screwball comedy.
And you know, screwball is a
slang term for crazy.
And so this sort of literalizes
that concept because this is a
screwball comedy about people
who might, in fact, be crazy or
at least borderline disturbed.
Bradley Cooper gets out of a
mental hospital.
He begins to start a friendship,
kind of a reluctant friendship,
with Jennifer Lawrence who has
her own issues.
And Robert DeNiro is Bradley
Cooper's father.
He's obsessive compulsive.
And somehow it all works.
And really, it has a happy
ending and that's not giving
anything away.
But unlike a lot of these
romantic comedies, this movie
really earns it's happy ending.
Like, you don't feel like it was
Like, you feel like the
characters really deserve their
So I recommend "Silver Linings
Playbook" highly.
>> Shannon: Well now, "Anna
This is the Tolstoy adaptation,
>> Beifuss: Yeah, and to be
honest, that train couldn't come
fast enough for me.
>> It's a 19th century, you
know, affair.
>> Beifuss: You know, it's done
in the style by the director Joe
Wright where it's done sort of
like a musical even though it's
not a musical.
You've probably read about this.
It's like a theatre piece.
It basically takes place in a
repurposed open theatre.
They move the flats and the sets
around as characters move.
People react to things and
choreographed synchronicity so
it's really stylized.
So in a way, it deserves credit
for trying to something new with
an off-told story.
>> Davis: It's a little "Kung Fu
>> Beifuss: Yeah but I love
"Kung Fu Hustle."
>> Davis: It's very hard for
"Kung Fu Hustle" to take itself
as seriously as "Anna Karenina."
>> Beifuss: Yeah, and like I
said, it just, you know, and
people always often tell me that
they didn't like a movie because
they didn't care about the
And usually when they say that,
it means the characters were
evil or bad guys.
And that never causes me not to
care about characters.
But honestly watching this, I
did not care about Anna Karenina
or the count, her lover.
I just didn't really care what
happened to them so.
>> Shannon: Well now, "Killing
Them Softly" is set in New
And this has got some pretty
heavy hitters in it.
This is Brad Pitt, Ray Liotta,
James Gandolfini.
So obviously this has got a mob
link, I'm guessing.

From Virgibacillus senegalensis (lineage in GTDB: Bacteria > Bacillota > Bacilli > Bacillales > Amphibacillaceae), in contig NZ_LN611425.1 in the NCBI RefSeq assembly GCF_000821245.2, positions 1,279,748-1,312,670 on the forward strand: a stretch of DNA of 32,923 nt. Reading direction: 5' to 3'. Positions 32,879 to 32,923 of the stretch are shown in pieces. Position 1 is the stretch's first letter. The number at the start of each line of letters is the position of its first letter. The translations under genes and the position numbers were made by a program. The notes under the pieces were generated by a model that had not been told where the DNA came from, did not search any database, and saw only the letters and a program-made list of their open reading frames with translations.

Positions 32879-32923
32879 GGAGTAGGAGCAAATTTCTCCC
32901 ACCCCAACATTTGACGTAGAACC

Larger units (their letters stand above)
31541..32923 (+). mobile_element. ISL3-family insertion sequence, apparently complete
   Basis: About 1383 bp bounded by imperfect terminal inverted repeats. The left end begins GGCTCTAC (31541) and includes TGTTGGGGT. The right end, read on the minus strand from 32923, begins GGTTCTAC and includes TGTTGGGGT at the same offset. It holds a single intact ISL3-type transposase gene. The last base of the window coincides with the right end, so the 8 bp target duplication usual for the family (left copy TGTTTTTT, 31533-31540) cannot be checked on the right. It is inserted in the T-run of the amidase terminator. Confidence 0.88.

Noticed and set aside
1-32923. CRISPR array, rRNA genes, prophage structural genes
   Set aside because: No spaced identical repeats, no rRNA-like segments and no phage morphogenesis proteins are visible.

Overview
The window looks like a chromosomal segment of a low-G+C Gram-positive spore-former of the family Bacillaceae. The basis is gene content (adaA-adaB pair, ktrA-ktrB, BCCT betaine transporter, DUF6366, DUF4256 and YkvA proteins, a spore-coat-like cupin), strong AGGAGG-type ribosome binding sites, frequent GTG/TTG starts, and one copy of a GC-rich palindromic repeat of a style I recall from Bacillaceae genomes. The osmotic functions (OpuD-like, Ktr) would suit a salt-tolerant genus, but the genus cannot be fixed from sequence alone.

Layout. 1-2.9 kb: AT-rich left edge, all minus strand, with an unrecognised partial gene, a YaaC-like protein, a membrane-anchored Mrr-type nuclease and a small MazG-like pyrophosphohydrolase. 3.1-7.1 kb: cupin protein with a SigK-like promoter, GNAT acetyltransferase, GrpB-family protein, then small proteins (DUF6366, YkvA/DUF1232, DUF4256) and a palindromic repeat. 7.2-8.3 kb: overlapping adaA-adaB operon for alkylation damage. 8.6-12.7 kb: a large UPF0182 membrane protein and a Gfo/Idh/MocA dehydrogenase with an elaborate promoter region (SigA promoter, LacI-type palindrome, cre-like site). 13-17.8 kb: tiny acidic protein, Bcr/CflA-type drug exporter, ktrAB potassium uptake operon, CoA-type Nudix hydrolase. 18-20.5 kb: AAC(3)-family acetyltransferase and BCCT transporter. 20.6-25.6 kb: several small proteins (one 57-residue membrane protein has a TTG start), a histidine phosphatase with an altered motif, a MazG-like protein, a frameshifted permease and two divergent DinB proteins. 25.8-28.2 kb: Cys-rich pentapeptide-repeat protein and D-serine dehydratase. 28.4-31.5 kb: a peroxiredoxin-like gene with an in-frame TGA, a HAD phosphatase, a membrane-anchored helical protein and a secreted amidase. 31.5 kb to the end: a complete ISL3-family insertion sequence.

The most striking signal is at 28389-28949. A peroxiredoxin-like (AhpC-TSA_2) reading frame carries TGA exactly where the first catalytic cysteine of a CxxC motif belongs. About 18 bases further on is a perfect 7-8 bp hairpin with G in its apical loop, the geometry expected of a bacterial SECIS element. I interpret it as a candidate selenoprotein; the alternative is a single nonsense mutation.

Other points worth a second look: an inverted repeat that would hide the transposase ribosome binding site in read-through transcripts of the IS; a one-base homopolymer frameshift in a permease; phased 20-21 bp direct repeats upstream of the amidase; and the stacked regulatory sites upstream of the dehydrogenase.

>> Beifuss: It's a modern.
Well, it's set in 2008 and it
takes place at the start of the
presidential campaign and the
corporate bailouts.
And it ends during Obama's
inaugural speech, more or less.
So it has a very heavy political
message going on in which it
connects the gangster-ism and
mobster-ism to corporate
And that's an old theme in
gangster movies ever since the
depression and "The Godfather",
of course, made that famous.
The Corleones were just
practicing a different type of
>> Davis: All the way back to
John Gay's "Beggar's Opera."
The criminal says he's going in
to banking because it's safe
when he takes.
>> Shannon: Right.
>> Davis: This is not a new
>> Beifuss: Right and this movie
pummels you in the face with
this idea like the way a couple
of the thugs in there pummel Ray
The difference being that you
won't vomit blood but you'll
still get the message.
But having said all that, I
still liked it a lot because
it's very rare to see a movie,
especially with stars in it like
Brad Pitt, that doesn't offer
any redemption to the
I mean, this one made people
want to go see it.
But no body comes out of this
movie a better person than when
they started and that's pretty
rare in a sort of a major
release movie.
So the message is so obvious but
it's also kind of audacious in
it's cynicism.
So I want to see "Killing Them
Softly" again because I'm not
quite sure if I liked it or not.
But I liked it but not quite
sure how quote good it is.
And it's directed by Andrew
Dominik who did the "The
Assassination of Jesse James by
the Coward Robert Ford" a few
years ago and I loved that
That's one of my favorite movies
of the past decade.
So I'm willing to give him the
benefit of the doubt and see
this again and see if it rises
in my estimations.
>> Shannon: But you know John,
every movie that you've ever
said "I really want to go back
and see it again"--when I've
seen it I'm like, "Wow, that was
really good."
So thanks for that.